Really? Tell that to Tim Lincecum, Pedro Martinez, Billy Wagner, Ron Guidry, Whitey Ford, etc. That’s a whole lot of velocity, movement and wins for guys all under 6 feet.[/quote]

Not really relevant, but this is why I love yahoo answers:

Really? Tell that to Tim Lincecum, Pedro Martinez, Billy Wagner, Ron Guidry, Whitey Ford, etc. That’s a whole lot of velocity, movement and wins for guys all under 6 feet.[/quote]
They’re exceptions, they are (were) explosive pitchers with a lot of arm speed. There is a reason if the average height of pitchers is 6’2/6’3. There are a lot of short pitchers who are fireballers, but they remain a minority. Plus, I had said “probably” not “definitely” and we’re talking about a guy who’s 5’5, not 6’ :wink:[/quote]

5 of the 10 hardest throwers in MLB currently are listed at 6’ tall or under (and those heights are usually inflated by 1"-2" ):

Not a minority. The hardest thrower on the list is 5’10". Tim Collins, who throws 95mph, is 5’7" (at best). Due in part to the Freak, Baseball is realizing that athleticism, fast twitch muscles, and mechanics are just as important as size.

In fact, Some, like Trevor Bauer, think it’s easier to throw hard as a shorter player, due to being able to be quick/synch all moving parts.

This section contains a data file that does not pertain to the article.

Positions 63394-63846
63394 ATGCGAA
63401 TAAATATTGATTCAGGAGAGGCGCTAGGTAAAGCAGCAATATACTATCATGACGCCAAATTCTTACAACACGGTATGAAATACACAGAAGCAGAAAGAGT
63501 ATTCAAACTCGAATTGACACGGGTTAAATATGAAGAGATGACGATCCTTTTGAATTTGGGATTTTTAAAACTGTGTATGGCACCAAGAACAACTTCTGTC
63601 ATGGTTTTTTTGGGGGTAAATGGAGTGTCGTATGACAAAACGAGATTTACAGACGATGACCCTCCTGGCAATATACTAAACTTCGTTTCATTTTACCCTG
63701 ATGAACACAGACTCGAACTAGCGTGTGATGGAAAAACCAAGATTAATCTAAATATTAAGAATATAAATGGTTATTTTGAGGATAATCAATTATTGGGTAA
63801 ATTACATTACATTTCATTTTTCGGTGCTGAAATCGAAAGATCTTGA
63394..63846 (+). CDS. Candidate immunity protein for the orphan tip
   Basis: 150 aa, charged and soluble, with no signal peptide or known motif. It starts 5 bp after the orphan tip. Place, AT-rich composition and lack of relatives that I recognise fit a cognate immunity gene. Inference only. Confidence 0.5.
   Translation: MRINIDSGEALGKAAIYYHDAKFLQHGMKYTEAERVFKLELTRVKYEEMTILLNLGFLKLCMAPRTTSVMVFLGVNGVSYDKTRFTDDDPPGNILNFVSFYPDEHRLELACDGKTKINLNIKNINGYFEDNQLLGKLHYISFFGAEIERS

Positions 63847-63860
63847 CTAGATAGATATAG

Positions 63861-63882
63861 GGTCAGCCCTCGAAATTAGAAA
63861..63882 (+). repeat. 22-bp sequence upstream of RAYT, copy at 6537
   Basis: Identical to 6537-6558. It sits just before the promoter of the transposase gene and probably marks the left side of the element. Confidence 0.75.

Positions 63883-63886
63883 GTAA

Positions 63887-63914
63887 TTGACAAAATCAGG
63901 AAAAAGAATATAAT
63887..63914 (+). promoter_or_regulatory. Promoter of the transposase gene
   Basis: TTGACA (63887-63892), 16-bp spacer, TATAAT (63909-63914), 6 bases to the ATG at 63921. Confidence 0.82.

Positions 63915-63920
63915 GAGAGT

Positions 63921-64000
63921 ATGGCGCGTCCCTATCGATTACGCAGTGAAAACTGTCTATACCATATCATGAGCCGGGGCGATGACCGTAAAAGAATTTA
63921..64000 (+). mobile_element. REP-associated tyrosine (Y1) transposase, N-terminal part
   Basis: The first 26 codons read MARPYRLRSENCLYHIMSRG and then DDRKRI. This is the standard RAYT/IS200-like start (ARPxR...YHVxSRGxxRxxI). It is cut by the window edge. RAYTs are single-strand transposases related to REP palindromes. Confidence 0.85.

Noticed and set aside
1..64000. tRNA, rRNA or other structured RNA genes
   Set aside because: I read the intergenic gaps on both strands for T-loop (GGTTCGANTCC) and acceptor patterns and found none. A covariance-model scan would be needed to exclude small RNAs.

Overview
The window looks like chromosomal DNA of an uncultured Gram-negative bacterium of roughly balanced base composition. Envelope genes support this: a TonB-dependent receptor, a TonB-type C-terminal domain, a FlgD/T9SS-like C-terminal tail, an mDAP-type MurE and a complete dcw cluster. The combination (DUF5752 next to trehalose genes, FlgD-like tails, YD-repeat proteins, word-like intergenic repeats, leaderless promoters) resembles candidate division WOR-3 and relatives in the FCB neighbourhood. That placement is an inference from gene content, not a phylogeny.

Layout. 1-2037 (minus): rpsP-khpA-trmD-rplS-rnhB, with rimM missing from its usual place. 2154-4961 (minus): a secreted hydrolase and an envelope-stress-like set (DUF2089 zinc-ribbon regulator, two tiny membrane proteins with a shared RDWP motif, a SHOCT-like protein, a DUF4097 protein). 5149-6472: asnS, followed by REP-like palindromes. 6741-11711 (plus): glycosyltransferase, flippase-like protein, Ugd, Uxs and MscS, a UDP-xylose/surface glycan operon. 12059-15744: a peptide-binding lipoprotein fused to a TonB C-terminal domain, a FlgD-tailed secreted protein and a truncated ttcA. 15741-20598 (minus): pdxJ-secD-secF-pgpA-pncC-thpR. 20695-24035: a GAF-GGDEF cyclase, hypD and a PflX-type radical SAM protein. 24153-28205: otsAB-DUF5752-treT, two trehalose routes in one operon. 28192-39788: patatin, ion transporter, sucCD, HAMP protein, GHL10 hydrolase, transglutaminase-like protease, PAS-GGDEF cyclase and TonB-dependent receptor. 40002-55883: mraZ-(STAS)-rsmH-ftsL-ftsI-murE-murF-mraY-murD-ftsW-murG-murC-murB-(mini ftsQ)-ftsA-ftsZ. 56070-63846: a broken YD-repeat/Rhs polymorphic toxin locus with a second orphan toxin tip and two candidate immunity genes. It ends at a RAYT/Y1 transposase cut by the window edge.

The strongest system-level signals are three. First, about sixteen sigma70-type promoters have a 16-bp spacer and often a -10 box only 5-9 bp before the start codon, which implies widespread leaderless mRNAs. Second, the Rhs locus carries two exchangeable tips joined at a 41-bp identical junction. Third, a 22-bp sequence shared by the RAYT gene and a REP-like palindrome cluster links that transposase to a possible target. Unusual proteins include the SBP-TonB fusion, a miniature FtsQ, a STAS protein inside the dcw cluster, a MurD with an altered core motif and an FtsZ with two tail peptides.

Anyway, just trying to help dispell the myth.

Agree.
In my opinion height doesn’t necessarily translate to velocity. Height may give the pitcher the advantage of downhill angles, but, shorter pitchers have proven throughout baseball that their velo numbers can be just as high as taller pitchers.

Define the myth. Just would like to know the thought process here.

The first round talents in this years draft for RHP’s include Zimmer - 6’4", 220…Appel - 6’5", 215…Gausman - 6’4", 185…Wacha - 6’6", 200…Giolito - 6’6", 200…McCullers - 6’2", 205…Stratton - 6’2", 197…Hensley - 6’5", 220…

One I left out is Stroman - 5’9", 185 - your exception. And here’s what Baseball America says - "An 18th round draft pick out of a New York High School in 2009, Stroman’s commitment to Duke and his size scared teams off.